Monday, June 13, 2011

It doesn't rain in the summer in Maryland anymore...

As we enter our 5 straight year of summer drought here in Maryland, every day I read about extreme weather all around the country and the world.

I wonder how people can still blindly deny that climate change (or global weirding as I like to call it) doesn't exist when the evidence is all around us? Of course, some of that is this misnomer of 'global warming' which oversimplifies the idea that global weather patterns will become more erratic and extreme.

All around us is news of extreme weather - tornados in Maryland and Massachusetts, flooding up and down the Mississipi River and droughts and wildfires in Texas and Arizona.

Of course for us, rain equals grass, which is what our ruminants eat. Without it, we end up having to feed hay.

This past spring, all we had was rain and more rain. But for the past month, we've had nothing but extremely high temps and no rain.

For the last 3 years, we've fed hay every July and August.

What that means of course is higher costs for us and our customers.

So far, this year looks no different than the previous four - a very wet winter and spring with bitter cold and heavy snowfall, followed by hot, very dry summer months.

This changes our business model into one where supplemental feed is require for 6 or more months out of the year - winter and summer.

Also, because our animals are coming out of a very dry summer season, they eat down the fall flush and we have no 'stockpiled' grass for early winter grazing.

As farmers, we watch the weather every day and right now, we're praying for rain!

We've had nothing but heat and dry weather for over 3 weeks now, the pastures are starting to brown, and the sheep and goats are hungry! I look forward to the months of July and August with a vague sense of dread :(

Friday, June 10, 2011

Organic certification

Recently, Will and I have been looking at our operation mercilessly to try and find a way to be profitable and more sustainable.

When I say sustainable, what I am specifically referring to is our sustainability as farmers in residence recognizing that the farmer is our most valuable asset. Too many long hours and hard work for little or no profit, and too many things we don't enjoy because they have nothing to do with farming.

One area that has dogged me since day one was our organic certification. Initially, more of an annoyance than anything else, I dutifully filled out the voluminous application each year and sent my $500 check in.

Considering that the whole 'organic' production model was the home of small producers (commonly less than 10 acres) from its birth in the 60's until about 10 years ago when it became a label regulated by the USDA (via the NOP = National Organic Program), I found the application to be incredibly annoying.

'Please record how many tons of each vegetable produced' was a pretty typical entry requirement.

'Just cross out ton and put in bushels', was the advice I gave our gardener Kyle when he asked what to do with a confused look.

Initially, our annual certification inspection involved a pleasant fellow, who would come by, look around a bit, ask some appropriate questions, and usually leave with the comment 'try and improve your record-keeping'.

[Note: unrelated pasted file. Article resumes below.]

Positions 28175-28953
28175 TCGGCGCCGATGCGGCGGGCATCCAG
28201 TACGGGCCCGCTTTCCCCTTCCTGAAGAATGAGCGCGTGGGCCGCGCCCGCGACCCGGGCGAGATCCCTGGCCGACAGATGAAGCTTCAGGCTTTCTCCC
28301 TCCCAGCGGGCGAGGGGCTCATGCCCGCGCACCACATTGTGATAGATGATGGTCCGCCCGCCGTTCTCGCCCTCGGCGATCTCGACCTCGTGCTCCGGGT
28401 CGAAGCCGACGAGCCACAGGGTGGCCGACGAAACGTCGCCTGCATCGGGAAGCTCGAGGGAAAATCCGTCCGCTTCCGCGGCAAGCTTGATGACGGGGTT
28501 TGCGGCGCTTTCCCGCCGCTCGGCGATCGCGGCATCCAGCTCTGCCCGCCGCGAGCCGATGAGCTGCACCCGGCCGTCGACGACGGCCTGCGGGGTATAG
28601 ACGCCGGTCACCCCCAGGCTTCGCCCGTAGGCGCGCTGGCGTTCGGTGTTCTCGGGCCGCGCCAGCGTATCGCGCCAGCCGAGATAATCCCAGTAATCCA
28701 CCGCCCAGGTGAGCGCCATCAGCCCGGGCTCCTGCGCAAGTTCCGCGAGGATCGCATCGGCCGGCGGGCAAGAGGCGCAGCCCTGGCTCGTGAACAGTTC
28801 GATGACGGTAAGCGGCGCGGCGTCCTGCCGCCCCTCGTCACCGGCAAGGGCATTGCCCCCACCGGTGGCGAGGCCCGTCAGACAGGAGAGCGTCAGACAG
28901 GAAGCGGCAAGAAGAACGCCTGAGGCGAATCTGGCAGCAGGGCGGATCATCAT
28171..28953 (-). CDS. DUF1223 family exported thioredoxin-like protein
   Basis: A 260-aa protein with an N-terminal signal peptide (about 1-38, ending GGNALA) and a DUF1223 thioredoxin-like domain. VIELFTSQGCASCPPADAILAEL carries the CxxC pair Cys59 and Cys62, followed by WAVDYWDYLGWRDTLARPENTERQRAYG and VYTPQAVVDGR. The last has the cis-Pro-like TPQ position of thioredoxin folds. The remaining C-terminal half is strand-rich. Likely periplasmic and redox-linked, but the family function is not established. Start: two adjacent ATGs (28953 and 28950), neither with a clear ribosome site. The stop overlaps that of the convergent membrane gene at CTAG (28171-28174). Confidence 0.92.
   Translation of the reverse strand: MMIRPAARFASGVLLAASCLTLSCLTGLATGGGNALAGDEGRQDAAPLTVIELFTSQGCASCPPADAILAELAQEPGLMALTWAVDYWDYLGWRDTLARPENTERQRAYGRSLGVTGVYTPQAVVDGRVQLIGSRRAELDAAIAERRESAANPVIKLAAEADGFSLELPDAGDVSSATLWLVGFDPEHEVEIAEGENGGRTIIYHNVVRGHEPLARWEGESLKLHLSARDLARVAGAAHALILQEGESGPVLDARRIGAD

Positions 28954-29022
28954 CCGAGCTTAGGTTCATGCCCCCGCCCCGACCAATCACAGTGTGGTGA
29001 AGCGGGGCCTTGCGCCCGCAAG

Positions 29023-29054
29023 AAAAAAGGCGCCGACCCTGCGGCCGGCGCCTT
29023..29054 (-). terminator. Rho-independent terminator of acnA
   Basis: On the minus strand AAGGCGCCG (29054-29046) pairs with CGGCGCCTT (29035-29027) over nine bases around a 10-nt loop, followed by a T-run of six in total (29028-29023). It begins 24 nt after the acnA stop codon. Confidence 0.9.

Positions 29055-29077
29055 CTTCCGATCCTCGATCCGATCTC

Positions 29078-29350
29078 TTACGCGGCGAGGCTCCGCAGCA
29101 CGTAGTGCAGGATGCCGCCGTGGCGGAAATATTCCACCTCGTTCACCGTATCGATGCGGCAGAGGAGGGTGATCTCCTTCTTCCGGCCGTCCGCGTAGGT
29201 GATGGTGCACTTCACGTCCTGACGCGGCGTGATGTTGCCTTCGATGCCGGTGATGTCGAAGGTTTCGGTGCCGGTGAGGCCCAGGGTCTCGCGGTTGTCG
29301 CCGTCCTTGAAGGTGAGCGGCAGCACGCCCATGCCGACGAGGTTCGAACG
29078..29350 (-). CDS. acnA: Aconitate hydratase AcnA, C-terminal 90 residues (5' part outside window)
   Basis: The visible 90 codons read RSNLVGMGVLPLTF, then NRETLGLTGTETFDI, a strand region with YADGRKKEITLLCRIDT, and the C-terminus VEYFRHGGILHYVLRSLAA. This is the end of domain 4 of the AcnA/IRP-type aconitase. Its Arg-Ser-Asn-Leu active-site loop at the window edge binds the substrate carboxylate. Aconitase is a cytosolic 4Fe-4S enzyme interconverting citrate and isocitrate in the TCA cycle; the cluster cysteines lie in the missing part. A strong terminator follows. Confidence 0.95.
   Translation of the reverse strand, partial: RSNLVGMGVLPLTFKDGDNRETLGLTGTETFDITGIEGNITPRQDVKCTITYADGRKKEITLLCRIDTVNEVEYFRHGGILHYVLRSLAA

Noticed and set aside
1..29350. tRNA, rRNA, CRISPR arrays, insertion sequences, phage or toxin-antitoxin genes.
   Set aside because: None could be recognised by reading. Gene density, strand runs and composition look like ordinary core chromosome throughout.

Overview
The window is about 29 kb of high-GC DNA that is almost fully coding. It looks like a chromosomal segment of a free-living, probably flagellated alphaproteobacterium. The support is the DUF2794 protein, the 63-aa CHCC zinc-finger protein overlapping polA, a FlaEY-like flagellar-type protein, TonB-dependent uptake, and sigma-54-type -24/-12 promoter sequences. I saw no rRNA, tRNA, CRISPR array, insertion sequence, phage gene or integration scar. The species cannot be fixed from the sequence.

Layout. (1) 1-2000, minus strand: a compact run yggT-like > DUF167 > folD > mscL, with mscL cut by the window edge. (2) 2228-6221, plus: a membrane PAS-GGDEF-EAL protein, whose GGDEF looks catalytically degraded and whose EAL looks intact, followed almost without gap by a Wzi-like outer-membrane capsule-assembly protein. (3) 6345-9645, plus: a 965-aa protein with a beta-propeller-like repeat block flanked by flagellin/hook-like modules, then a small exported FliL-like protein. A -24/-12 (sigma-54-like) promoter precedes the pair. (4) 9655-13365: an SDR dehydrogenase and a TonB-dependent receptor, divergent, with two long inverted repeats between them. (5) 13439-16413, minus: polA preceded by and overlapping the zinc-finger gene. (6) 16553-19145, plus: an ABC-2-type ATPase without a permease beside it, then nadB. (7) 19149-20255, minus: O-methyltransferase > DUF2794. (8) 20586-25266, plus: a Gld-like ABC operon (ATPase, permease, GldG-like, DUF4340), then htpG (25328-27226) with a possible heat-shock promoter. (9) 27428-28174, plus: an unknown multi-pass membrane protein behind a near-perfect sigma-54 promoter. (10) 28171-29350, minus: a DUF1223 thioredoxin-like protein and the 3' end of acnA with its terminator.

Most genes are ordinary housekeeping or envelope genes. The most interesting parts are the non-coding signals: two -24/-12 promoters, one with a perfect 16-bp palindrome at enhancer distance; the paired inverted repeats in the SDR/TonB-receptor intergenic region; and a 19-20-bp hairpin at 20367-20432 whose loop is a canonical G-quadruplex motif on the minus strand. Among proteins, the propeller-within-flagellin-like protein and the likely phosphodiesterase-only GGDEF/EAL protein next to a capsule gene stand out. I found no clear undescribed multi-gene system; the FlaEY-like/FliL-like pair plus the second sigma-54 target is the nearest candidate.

Since then, there have been several well-known scandals involving large-scale producers caught cheating in their organic production.

Organic production has been increasingly annexed by the likes of WalMart and CISCO, who by their very business model, do not exemplify the ideals of organic production.

Large scale producers have gotten into the equation, trying to meet the demands of ridiculously low-prices and high production volumes of these kinds of retailers.

In response, the volume and voracity of NOP paperwork and oversight has skyrocketed, and Maryland has been no exception. The USDA regulates/sets the rules for organic production via the NOP, but the states are required for administering, regulating, and inspecting their own producers.

Our new inspector and program director for the entire state of Maryland, sort of embodies the very worst that one can associate with the words 'government bureaucrat'. Now don't get me wrong, he's a nice enough person I'm sure, but as an inspector and representative of the organic program in Maryland...well, not so much.

Very little money was provided to the states for the NOP program, despite all of the huge subsidies provided to commercial farming in this country, so there is no real motivation in seeing the success of organic production in Maryland as things currently stand.

The numbers tell the story - after the initial bump of certifications at the initiation of the program about 10 years ago, the numbers of organic producers continues to decline in Maryland even with the introduction of new producers.

In order to improve my quality of life, Will and I have decided to no longer bother with the organic certification process and focus our attention on something that no factory farm/large-scale producer can provide: high quality, locally-produced food for our customers.

Of course, we won't actually be doing anything differently than we currently do, but I figure we'll save several hundred hours of time spent filling out paperwork and ridiculous documentation to meet the NOP monster's insatiable appetite.

This is time I can spend with the animals, working in the garden, and visiting with customers, some of my favorite things!


Kent & Will